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Discussion Starter #1
Ok,
here's the part of mechanical maintenance/work I hate. wiring, especially in the tail section. cos as usual, this is something the PO did himself when fitting the modified undertail lights, so its a mess.

when the electrics are on and the lights are fitted, both my rear lights stay on the highest brightness (brake lights stay on) when both lights rear are connected up.

but then next time, only one light works and the other just flickers.

i have my suspicions, but i took a pic of the wiring to show you guys to see if anything bad stands out.
 

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By the looks of it, some of the problems may be poor crimp connections.
If there's an electronics store nearby, I'd take a trip to find better quality crimps, connectors, and crimping tools.

As a side note, this is what greeted my eyes when I opened my trunk after I bought it.
So don't feel too bad. I had to replace all my wiring harnesses to set things right.

 

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dang, i wouldve shamed the PO if thats what i saw when i was tryin to buy the bike.. makes u wanna check all electrical front-back to make sure he didnt hack up anymore wiring..
 

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That's nuthin SubSailor, nuthin I tell ya ... PO of mine ran all the rear lighting wires OVER the tail cross support tube that supports the passenger ... and the wires were so short that he couldn't even route them to the ends (sides) of the tube ... so they sat directly under the two plastic rear seat support feet and his fat wife's ass smashed all the wires flat as a flitter. Very surprised no short circuits.

Oh, and he was fat, too. And Sweaty.



Nice people, though.




 

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Wiring really isn't all that difficult.

First you need to think about where you're going to locate loose items. Route the wires and make sure you get the best "permanent" locations for things. You don't want to be re-arranging wiring after you've done a good job of putting on new connectors. Zip ties are a life-saver here if here are no tabs. Make sure the components are well out of the way of luggage, tool kit, etc. under the seat cover.

Get a simple 12v test light. I bought one of these from Ebay recently and it's a good one - better than most. Bad thing is you have to wait for it to arrive from China, but this is a tool any DIY person should have in his box.

http://www.ebay.com/itm/171122633539?ssPageName=STRK:MEWNX:IT&_trksid=p3984.m1439.l2649

You connect one end to the frame, or something negative earth and poke a wire with the sharp end to check for live (Or better still - at the electrical terminal if there's access). If it comes on when you pull your brake lever, you've found the wire for your brake light +ve.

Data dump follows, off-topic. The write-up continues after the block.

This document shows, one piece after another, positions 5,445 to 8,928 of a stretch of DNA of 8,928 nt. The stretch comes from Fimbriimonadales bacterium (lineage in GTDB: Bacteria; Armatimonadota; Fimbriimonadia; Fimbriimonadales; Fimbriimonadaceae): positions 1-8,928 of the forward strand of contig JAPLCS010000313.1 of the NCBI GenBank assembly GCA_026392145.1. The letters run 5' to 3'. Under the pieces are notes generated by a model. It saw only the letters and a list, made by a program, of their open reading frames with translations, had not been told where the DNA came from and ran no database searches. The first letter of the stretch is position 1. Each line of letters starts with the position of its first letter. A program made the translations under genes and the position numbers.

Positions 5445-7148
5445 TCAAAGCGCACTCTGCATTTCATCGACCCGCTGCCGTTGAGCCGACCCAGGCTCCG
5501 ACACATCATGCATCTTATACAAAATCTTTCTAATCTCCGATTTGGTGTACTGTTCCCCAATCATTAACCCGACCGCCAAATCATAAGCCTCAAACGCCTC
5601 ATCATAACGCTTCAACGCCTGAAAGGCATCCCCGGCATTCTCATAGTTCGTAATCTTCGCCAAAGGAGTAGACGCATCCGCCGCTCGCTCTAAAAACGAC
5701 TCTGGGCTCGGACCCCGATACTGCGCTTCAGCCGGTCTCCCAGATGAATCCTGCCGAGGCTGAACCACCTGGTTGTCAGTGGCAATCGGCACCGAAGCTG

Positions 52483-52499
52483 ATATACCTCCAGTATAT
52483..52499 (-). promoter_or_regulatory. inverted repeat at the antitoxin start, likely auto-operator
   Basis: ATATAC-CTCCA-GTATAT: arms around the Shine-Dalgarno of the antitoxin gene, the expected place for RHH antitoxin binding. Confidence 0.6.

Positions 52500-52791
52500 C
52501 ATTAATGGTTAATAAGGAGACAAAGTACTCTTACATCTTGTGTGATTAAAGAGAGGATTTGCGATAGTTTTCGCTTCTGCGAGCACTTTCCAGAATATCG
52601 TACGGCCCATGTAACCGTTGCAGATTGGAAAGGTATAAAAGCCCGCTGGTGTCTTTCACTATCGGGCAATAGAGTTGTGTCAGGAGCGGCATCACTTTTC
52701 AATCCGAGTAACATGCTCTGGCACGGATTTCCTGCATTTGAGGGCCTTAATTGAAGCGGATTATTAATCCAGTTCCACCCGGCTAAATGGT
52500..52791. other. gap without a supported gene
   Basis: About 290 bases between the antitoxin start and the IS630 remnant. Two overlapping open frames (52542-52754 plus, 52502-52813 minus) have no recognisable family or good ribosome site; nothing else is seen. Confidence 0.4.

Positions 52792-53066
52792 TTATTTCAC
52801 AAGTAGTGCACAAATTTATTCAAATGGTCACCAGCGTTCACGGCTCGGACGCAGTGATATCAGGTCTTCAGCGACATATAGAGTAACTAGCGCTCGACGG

If it stays on, it's your tail lights (Check the switches and see what happens). If it flashes it's a winker.

If nothing makes it live, then it may be 've earth...

Couldn't be more simple to test electrical circuits with one of these. A multimeter is more cumbersome to use for checking simple continuity. Where you think you may have a broken wire, poke the tester along it's length. If there is a break in the wire, it'll work on one section and not the other. Then you've found your fault.

Get some proper crimping pliers for brass / aluminium terminals / spade connectors (male & female) (Go to a good electrical or car parts shop, they should sell these - Halfords is not the place!) or buy from Ebay if you're a lazy shopper like me. :)

http://www.ebay.com/itm/European-Style-Crimping-Plier-Crimper-For-Non-Insulated-Terminals-Tabs-AWG-28-18-/281191150384?pt=Pliers&hash=item41784c7330

Get yourself some box connectors too. Say if you have 3 wires going to the brake lights, get a 3-way connector box. 2 way terminals for indicators.

Here's a few quickly searched examples of what I'm on about - available from Ebay.

http://www.ebay.com/itm/5set-4-2mm-4-way-Quick-Electrical-Connector-Terminal-for-Car-Motorcycle-Auto-/121213155290?pt=UK_Cars_Parts_Vehicles_Terminals_Cabling_ET&hash=item1c38ddf7da

http://www.ebay.com/itm/5sets-4-2mm-3-way-Quick-Electrical-Connector-Terminal-for-Car-Motorcycle-Boat-/121206558252?pt=UK_Cars_Parts_Vehicles_Terminals_Cabling_ET&hash=item1c38794e2c

http://www.ebay.com/itm/5-sets-4-2mm-2-way-Quick-Electrical-Connector-Terminal-for-Car-Motorcycle-Auto-/370929999642?pt=Car_Audio_Video&hash=item565d269f1a&vxp=mtr

You can also get a soldering iron and solder. Basically where you want to join two wires you'll be twisting wires together in a continuous line - and applying heat (A larger soldering iron is better than an underpowered one!) to the wire - and the solder will melt if in contact with the joint at the same time. It also helps to "tin" the end of the soldering iron. Check on Youtube how to solder. It's easy-peasy. :p

Whilst you're buying a soldering iron - buy some shrink wrap, which is a thin plastic tube that will shrink when you pass a lighter or soldering iron underneath to heat it up (Don't burn through it though).

There should never be wires wrapped around one another and held together by insulating tape. That's asking for trouble...

Do the job methodically and tidily. Take your time and THINK / Double check you have everything right (Shrink fit over the wires first & through the box before crimping or soldering!). You might want to practice with the crimping tool first, to make sure you know how to crimp copper / aluminium terminals. If you make a mistake, have spares terminal boxes just in case. These types of connectors are not expensive things to buy.


Hopefully the above will help you get your wiring sorted under there. It's not good to have brake lights on permanently! :D
 
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